• Actually, artists or on the other side of the visuals vs. gameplay debate. Good artistry is not the same thing as good graphics. Good artistry is about taking whatever the capabilities of the engine and hardware is and making something asthetically pleasing to the user. On the other hand, a lot of games today are just how many particles the engine can throw onscreen at 60fps.
    • artists need tools. (Score:2, Interesting)

      by Steveftoth ( 78419 )
      Almost all artists hate computers because most are not as technicly skilled as the programmers that make the engines.

      Which is why the real beauty behind games like Unreal, Quake , etc... are in the people who write the tools for the artists. Without good easy to use tools, it doesn't matter how good your engine is.
    • A significant amount of work has been done on mods to the Quake, Unreal and so forth engines by people who work in their spare time, which goes to show that as long as the base engine is competently done, there are more than enough people to pull off some amazing things.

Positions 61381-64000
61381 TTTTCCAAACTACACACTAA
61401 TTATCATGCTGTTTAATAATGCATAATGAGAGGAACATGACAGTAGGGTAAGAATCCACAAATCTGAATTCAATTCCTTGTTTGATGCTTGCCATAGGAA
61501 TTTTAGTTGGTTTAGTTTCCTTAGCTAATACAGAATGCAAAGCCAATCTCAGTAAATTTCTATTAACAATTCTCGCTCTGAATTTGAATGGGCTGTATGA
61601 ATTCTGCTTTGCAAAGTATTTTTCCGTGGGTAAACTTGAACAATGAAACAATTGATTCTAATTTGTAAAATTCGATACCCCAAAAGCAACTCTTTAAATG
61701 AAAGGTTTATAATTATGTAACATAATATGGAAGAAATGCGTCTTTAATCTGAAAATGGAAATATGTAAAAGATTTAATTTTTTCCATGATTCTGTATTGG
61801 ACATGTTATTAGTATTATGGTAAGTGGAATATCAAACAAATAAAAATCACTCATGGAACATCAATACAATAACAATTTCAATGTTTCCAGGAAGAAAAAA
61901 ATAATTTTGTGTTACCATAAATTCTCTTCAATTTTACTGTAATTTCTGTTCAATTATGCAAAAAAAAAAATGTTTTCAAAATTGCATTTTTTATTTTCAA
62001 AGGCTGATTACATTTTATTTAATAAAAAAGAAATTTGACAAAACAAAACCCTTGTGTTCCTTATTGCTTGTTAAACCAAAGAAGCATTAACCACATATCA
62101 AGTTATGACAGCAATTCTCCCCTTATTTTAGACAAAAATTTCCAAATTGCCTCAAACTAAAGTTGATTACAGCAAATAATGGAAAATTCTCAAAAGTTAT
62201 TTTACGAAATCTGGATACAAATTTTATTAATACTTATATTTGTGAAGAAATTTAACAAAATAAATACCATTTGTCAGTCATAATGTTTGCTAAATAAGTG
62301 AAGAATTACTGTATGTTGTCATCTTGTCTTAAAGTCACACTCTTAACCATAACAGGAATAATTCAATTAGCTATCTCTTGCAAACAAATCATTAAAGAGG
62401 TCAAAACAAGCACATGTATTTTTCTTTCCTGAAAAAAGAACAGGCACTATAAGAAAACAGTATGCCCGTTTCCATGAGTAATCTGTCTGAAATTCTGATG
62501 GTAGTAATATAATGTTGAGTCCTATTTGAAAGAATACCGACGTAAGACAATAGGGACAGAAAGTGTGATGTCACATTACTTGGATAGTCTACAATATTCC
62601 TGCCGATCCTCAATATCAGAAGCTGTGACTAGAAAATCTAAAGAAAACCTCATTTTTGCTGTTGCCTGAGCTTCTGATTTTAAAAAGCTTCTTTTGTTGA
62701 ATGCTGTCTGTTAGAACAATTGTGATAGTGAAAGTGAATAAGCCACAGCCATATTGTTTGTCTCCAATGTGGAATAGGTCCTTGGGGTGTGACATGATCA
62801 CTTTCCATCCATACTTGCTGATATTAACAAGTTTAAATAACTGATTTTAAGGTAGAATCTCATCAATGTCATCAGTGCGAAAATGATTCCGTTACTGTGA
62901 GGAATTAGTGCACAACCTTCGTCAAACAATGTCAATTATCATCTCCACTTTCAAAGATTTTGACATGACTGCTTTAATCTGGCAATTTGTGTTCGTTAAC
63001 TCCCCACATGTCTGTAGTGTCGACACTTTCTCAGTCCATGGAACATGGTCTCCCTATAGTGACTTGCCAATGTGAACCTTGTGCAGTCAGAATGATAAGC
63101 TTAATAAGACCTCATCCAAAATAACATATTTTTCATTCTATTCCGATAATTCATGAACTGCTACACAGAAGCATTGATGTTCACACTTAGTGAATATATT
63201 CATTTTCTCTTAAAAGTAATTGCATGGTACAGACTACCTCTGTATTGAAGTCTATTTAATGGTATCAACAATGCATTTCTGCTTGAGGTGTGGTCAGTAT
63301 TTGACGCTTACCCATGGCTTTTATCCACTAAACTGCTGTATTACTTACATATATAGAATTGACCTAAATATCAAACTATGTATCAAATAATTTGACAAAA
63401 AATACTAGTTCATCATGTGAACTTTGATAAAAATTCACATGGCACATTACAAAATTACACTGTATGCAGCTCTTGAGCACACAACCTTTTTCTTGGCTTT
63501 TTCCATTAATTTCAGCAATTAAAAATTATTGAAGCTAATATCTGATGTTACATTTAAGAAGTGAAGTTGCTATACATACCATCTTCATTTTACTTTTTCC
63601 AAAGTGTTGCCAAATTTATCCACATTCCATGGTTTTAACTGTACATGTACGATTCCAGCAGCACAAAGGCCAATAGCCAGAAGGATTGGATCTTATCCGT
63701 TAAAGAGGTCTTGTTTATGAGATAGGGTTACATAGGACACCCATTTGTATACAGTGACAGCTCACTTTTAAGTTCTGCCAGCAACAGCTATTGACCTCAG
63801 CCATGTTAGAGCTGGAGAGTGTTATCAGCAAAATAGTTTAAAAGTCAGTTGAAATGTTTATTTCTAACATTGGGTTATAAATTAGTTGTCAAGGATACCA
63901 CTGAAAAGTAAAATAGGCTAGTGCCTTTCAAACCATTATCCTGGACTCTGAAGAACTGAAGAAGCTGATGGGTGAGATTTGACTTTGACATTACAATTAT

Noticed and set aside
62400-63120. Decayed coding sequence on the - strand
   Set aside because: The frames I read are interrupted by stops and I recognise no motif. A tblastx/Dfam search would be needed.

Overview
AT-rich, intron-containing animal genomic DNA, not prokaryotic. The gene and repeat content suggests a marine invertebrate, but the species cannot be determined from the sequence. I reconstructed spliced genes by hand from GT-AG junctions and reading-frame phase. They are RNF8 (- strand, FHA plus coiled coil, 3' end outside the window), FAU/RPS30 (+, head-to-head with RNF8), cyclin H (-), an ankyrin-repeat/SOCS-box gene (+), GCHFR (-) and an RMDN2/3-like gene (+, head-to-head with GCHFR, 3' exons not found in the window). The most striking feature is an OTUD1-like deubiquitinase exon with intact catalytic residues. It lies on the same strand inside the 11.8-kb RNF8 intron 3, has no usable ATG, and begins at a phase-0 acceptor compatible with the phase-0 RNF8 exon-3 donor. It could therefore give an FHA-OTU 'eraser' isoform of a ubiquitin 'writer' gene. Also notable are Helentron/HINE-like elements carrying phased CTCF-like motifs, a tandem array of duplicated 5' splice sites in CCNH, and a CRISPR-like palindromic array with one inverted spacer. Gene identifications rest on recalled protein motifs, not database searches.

Of course, many of these mod makers haven't embraced open-source development, keeping their work to themselves mostly in pipe-dream hopes of repeating the success of CounterStrike as much as preventing other mod teams from ripping them off.

  • Steve Jackson's Ogre (Score:2, Interesting)

    by bsartist ( 550317 )
    Heh. The first thing I thought of when I read the headline was the Ogre [sjgames.com] wargame from Steve Jackson. Just showing my age, I guess.
  • by Anonymous Coward
    Here's the sourceforge link [sourceforge.net]. Does anyone know if this works on Linux? It's listed as windows only on sourceforge.
    • The bar on the right side of the front page says "Win32/Direct3D support but porting trivial." I'm assuming that's meant as an invitation :)
    • Its all Direct3D based right now, but seems to be fairly well abstracted...Someone would need to port it to OpenGL for it to work under Linux (or force people to run it under WineX maybe).
    • Re:Windows only? (Score:3, Informative)

      by Drahca ( 410495 )
      From the site: